Cournet was a very skilled swordsman, but not the best shot and, under the 1777 "Code Duello", the duelling
guidebook, he, as challenger, didn't get to choose weapons.
The age of duelling
, like that of chivalry, may be said to be past for ever [sic] in England; but there is a lingering romance [...] of a time when notions of honour may, indeed have been false; but they served a purpose in the absence of better laws, better police, better taste, and better manners (1:1).
By the time Brooks and Bolton faced off, duelling
was on its way out.
The guns were then placed in his shop window with the label: "Birmingham duelling
I'd always imagined duelling
was done by mad Byronic types in frilly shirts, drinking lots of absinthe.
pistols illustrated are fine examples by the gunsmiths Wogdon and Barton and date from 1795-1803.
The cult of the duel was enshrined in the Prussian military and universities, where the display of a duelling
scar was the mark of a gentlemen, and not that of a poor swordsman.
Some years ago, Francois Billacois argued that Renaissance duelling
was highly place specific, epidemic in France but fairly infrequent in other countries.
Only then could duelling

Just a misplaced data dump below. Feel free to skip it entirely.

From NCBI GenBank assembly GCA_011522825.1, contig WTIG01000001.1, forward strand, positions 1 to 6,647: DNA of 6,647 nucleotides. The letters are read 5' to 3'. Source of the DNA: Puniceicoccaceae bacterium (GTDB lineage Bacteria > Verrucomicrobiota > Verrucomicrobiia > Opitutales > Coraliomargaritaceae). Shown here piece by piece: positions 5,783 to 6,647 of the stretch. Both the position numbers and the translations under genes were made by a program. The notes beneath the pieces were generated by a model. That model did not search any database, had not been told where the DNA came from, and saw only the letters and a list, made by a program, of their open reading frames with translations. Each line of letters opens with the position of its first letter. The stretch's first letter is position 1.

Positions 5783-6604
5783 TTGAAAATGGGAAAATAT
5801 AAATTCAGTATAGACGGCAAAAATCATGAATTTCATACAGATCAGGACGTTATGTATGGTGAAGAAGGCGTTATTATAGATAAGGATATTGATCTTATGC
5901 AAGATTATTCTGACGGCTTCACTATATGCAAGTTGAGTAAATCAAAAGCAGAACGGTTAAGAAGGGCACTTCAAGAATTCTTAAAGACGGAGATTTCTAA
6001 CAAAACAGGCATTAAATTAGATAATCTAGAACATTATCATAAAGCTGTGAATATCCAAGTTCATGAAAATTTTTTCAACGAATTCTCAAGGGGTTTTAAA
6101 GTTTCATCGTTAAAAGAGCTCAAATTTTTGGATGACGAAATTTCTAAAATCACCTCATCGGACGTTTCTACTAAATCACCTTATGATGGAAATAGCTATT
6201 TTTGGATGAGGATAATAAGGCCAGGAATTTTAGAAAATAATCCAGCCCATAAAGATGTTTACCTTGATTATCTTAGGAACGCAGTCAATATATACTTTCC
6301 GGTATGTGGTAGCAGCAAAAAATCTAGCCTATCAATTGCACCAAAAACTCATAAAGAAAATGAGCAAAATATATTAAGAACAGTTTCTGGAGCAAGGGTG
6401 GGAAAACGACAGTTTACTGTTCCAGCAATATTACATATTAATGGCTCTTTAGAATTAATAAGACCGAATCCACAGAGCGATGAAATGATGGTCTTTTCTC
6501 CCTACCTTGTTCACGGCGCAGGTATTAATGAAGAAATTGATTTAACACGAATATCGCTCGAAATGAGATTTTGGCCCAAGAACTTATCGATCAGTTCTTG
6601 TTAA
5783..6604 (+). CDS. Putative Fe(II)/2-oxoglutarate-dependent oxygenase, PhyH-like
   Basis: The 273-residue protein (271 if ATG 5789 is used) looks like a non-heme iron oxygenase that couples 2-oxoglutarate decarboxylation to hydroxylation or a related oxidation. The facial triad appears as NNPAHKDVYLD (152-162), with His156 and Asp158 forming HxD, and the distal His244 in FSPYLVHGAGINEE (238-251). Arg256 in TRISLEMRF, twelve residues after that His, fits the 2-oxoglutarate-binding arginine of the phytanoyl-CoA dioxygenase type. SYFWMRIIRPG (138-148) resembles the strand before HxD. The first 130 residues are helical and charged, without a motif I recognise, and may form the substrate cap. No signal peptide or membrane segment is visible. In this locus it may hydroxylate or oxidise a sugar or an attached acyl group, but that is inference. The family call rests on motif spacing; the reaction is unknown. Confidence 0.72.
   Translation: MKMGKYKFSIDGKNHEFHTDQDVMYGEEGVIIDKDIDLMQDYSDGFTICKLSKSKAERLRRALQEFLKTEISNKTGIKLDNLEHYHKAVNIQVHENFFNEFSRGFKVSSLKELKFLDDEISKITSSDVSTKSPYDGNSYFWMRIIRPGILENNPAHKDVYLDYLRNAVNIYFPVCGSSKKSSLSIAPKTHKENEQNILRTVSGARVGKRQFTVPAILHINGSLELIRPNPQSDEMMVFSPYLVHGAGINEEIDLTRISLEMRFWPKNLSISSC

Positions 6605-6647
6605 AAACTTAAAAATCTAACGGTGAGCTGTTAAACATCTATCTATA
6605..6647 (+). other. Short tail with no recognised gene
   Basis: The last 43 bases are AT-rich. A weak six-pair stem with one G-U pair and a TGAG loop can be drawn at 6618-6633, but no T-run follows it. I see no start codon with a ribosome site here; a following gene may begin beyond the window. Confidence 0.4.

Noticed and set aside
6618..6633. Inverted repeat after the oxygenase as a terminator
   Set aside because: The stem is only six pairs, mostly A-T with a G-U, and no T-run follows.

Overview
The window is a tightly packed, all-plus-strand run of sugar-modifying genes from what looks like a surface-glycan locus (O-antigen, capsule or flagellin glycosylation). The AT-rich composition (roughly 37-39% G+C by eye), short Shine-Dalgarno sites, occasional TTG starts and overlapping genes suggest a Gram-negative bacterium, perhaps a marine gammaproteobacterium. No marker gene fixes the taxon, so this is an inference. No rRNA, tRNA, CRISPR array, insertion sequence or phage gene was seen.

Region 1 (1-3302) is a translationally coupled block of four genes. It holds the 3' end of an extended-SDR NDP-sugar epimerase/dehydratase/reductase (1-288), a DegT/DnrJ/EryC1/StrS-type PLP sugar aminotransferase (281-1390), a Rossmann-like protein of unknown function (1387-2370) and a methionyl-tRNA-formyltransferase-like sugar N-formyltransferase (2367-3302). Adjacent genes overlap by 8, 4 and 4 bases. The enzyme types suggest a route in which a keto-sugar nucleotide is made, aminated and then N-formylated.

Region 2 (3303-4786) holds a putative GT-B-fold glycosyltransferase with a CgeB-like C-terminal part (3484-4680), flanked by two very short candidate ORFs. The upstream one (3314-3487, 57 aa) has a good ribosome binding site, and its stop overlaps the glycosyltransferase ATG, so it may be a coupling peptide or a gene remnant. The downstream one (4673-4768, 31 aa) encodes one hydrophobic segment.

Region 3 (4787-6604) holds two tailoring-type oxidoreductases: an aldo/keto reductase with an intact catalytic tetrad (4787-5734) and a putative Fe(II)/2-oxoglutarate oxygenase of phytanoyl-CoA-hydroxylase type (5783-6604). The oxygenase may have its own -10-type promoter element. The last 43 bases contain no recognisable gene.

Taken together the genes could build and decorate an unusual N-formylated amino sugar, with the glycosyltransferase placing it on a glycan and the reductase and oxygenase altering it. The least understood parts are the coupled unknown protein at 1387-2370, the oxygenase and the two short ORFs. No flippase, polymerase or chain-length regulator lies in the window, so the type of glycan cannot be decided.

be accepted as a symbol of noble emancipation; participation in duels was an opportunity for noblemen to demonstrate their right to decide individual matters of honour without reference to an autocratic hierarchy.
(7) In Conrad's story, the duelists engage in a combat that reflects Napoleon's career, which "had the quality of a duel against the whole of Europe," even though Napoleon "was not a swashbuckler, and had little respect for tradition," and consequently "disliked duelling
between the officers of his army" (165).
Parker, "Law, Honor, and Impunity in Spanish America: The Debate over Duelling
, 1870-1920," ins.
Explaining that he was opposed to duelling
, Hitler asked instead for reference to be made to some `vague and outmoded tradition' which had forced Strunk into an unfortunate situation.